Researching the American Revolution

Your source for information on the American War of Independence

Major Generals

Overview Biographies

Billias, George Athan, ed. George Washington’s Generals and Opponents: Their Exploits and Leadership. 1st Da Capo Press ed. New York: Da Capo Press, 1994.

Blanchard, Amos. The American Biography : Containing Biographical Sketches of the Officers of the Revolution, and of the Principal Statesmen of That Period, to Which Are Added the Life and Character of Benedict Arnold, and the Narrative of Major Andre. Wheeling, WV: Kenyon, 1833.

Broadwater, Robert P. American Generals of the Revolutionary War: A Biographical Dictionary. Jefferson: McFarland, 2012.

Griswold, Rufus, William Gilmore Simms, and Edward D Ingraham. Washington and the Generals of the American Revolution. Philadelphia: Carey and Hart, 1847.

Headley, J.T. Washington and His Generals. Home Library. New York: A. L. Burt Company, n.d.

Journal Articles

For a comparison of the prior military experience of the British generals as compared with the Patriot generals, see an article entitled Revolutionary Rookies in the Journal of the American Revolution.

Major Generals Comparative Data

Full-length biographies of the twenty-nine major generals are relatively few. For each of the major generals, I have compiled a list of the published biographies as well as repository sources for memoirs and papers. In addition to the sources cited, researchers should consult with the David library of the American Revolution, theGeorge Washington papers, and Founders on line for additional documents.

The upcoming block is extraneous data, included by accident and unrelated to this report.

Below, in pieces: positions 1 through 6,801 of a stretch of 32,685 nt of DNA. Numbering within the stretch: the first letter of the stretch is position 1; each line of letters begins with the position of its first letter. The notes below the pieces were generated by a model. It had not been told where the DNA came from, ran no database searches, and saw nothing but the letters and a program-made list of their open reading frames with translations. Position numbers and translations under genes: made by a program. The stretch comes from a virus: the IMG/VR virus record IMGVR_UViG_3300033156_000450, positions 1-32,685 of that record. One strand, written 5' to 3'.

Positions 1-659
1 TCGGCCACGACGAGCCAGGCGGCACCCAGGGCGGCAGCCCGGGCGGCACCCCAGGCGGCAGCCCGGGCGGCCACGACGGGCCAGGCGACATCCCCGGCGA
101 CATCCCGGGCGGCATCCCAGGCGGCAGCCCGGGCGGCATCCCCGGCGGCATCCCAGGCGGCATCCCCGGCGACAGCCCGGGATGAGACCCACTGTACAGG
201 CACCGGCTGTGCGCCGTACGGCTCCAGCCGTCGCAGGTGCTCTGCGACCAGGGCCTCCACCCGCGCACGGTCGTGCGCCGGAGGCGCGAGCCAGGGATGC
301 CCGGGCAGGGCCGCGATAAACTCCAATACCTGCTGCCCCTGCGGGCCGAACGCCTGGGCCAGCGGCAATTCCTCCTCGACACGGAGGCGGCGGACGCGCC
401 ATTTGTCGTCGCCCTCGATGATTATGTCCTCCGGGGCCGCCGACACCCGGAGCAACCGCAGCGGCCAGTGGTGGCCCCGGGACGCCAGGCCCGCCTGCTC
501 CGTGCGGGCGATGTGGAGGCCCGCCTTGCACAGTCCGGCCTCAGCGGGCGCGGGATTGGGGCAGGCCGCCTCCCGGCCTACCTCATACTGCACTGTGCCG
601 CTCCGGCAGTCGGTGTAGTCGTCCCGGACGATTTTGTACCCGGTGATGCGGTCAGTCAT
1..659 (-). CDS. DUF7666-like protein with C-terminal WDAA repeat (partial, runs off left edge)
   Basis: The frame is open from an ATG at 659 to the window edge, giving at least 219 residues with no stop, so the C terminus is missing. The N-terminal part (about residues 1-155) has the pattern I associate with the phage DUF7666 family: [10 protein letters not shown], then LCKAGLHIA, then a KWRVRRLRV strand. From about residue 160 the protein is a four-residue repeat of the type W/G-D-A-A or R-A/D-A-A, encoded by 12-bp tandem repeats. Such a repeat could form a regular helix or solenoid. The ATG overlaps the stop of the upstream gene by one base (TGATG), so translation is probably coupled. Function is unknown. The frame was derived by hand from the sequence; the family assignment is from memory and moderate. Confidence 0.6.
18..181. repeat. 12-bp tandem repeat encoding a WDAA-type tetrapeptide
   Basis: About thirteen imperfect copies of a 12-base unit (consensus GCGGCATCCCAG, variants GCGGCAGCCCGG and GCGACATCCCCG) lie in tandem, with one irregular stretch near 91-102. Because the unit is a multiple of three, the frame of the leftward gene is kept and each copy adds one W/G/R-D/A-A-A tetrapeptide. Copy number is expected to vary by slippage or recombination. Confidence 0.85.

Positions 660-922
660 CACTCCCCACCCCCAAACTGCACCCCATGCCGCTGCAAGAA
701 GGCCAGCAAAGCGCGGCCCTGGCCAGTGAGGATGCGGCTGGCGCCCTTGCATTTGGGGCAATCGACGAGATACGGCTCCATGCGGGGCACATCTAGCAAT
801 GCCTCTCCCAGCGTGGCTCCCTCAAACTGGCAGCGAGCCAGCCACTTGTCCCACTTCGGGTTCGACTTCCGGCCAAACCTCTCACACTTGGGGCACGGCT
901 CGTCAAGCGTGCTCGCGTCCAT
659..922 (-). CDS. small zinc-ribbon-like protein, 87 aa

The major generals are listed in order of senority.  The major generals highly coveted seniority and jealously guarded its priviledges.

Rank and Promotion Information

The average number of years served as a major general is 3.7 years with 5.3 total years of service.  The dates of service by rank for the twenty-nine Continental Army major generals are found in the link below.

Continental Army Major Generals Dates of Service

Slave Ownership

Not counting George Washington, there were twenty-nine major generals, of which twenty-three lived before or after the war in the United States.  Over half of these major generals owned slaves, which is a bit lower in proportion to the slave owning signers of the Declaration of Independence. While certainly a much lower percentage, it is less certain the proportions of the major generals who advocated ending slavery.

Major General State Slave Owner No of Slaves Anti Slavery Views Last Will and Testament
Artemus Ward MA No
Charles Lee VA Yes ? Yes, sold
Philip Schuyler NY Yes 13 Silent
Israel Putnam CT No Bought freedom for a slave encountered in 1763
Richard Montgomery NY Yes ? Left slaves to heirs
John Thomas MA No
Horatio Gates VA Yes ? May have had a change of heart after the war Sold with some manumission
William Heath MA No yes
Joseph Spencer CT No
John Sullivan NH Yes 1 Slaves not mentioned in his final inventory
Nathaniel Greene RI Yes ? No mention of slaves, just property
Benedict Arnold CT No
William Alexander NJ Indentured No mention of slavery
Arthus St. Clair PA No Yes
Adam Stephen VA Yes 30 Left to heirs
Benjamin Lincoln MA Yes 1 May have had a change of heart after the war
Robert Howe NC Yes 30 Destitude at death
Alexander McDougall NY Yes 1
Frederick W. A. Steuben NY No No mention of Slavery
William Smallwood MD Yes 56 Destitude at death
Samual Parsons CT No Partially
Henry Knox MA No
William Moultrie SC Yes 200 Destutude at death
Foreign Volunteers who returned home or died in service
Thomas Mifflin
Paul J. G. de M. Lafayette
Philip De Coudray
John De Kalb
Thomas Conway
Louis L. Duportail
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